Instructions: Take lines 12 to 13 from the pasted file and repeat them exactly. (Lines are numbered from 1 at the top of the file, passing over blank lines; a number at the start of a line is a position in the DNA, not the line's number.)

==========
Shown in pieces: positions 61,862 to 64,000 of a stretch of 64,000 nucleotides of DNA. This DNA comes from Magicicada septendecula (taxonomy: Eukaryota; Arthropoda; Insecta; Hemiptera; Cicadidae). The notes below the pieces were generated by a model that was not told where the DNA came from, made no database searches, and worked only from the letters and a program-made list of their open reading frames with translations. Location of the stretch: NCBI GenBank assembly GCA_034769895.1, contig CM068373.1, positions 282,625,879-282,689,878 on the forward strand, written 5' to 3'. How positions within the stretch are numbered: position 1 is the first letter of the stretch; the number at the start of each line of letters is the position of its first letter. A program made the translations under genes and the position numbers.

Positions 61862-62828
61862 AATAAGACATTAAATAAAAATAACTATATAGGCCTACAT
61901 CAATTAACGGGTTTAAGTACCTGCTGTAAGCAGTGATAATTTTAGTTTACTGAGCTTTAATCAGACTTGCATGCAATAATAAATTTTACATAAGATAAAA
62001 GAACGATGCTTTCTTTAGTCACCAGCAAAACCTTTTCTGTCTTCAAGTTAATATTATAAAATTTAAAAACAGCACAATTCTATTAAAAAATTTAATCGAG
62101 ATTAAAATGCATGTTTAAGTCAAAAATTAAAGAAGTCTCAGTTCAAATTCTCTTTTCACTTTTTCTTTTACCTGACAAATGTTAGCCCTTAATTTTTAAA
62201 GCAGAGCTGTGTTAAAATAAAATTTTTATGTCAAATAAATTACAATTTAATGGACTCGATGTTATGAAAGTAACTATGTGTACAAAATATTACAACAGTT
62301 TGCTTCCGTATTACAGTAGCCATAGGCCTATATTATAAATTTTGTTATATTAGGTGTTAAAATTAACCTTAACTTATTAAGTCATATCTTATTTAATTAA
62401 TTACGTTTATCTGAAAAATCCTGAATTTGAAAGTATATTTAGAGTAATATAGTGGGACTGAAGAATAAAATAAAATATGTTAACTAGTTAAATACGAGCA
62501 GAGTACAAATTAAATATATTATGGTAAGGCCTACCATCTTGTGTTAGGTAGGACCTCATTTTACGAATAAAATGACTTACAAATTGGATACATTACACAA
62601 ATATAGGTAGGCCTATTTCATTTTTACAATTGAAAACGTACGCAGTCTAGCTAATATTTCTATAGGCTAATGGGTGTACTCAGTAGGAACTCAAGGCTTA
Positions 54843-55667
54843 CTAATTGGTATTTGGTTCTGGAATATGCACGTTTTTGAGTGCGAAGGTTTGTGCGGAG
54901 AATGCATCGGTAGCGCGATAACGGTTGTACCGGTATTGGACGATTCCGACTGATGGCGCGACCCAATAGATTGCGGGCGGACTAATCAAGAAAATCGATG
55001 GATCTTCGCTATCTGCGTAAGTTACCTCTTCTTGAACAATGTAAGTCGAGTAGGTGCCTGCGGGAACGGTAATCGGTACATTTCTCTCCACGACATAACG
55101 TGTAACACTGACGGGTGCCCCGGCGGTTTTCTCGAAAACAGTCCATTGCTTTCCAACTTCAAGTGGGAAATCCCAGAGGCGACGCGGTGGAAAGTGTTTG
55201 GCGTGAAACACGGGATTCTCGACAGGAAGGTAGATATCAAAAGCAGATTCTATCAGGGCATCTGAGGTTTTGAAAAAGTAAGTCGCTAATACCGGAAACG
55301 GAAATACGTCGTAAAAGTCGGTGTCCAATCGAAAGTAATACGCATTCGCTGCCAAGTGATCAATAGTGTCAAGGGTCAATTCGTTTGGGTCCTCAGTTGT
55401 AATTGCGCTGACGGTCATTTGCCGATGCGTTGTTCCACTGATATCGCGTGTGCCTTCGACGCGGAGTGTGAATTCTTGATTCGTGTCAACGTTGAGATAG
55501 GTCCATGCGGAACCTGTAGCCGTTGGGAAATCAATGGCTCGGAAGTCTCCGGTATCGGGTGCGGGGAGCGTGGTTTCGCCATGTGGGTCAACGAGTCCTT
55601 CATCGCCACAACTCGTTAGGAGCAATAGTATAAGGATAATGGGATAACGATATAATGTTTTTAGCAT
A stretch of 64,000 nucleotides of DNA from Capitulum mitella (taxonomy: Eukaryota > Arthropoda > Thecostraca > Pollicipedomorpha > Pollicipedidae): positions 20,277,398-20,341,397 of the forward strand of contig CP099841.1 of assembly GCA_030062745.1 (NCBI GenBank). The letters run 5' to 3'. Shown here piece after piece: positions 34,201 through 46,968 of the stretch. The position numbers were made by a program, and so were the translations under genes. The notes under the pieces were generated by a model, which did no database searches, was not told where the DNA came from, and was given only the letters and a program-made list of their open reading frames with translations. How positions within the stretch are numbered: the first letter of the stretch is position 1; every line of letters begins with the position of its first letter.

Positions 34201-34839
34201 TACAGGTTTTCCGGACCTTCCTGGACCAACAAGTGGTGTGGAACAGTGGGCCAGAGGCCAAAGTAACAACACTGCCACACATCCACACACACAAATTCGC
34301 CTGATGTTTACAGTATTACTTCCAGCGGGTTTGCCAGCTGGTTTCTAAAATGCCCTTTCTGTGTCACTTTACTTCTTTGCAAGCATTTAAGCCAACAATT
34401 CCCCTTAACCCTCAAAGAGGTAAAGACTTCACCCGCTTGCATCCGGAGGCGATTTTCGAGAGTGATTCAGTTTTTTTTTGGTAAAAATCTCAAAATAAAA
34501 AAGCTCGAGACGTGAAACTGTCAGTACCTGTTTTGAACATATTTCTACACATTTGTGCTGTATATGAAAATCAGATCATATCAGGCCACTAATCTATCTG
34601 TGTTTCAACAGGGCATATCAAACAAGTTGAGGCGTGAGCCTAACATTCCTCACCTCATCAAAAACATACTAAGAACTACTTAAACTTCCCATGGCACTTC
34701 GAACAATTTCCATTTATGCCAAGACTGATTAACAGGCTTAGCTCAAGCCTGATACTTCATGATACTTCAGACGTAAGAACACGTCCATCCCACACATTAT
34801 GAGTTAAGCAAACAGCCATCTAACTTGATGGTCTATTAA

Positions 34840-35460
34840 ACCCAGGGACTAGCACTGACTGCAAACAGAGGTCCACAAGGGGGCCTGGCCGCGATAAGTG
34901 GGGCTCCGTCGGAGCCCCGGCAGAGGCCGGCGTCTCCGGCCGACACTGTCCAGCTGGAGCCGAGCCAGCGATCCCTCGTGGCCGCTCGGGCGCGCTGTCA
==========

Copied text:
Positions 54843-55667
54843 CTAATTGGTATTTGGTTCTGGAATATGCACGTTTTTGAGTGCGAAGGTTTGTGCGGAG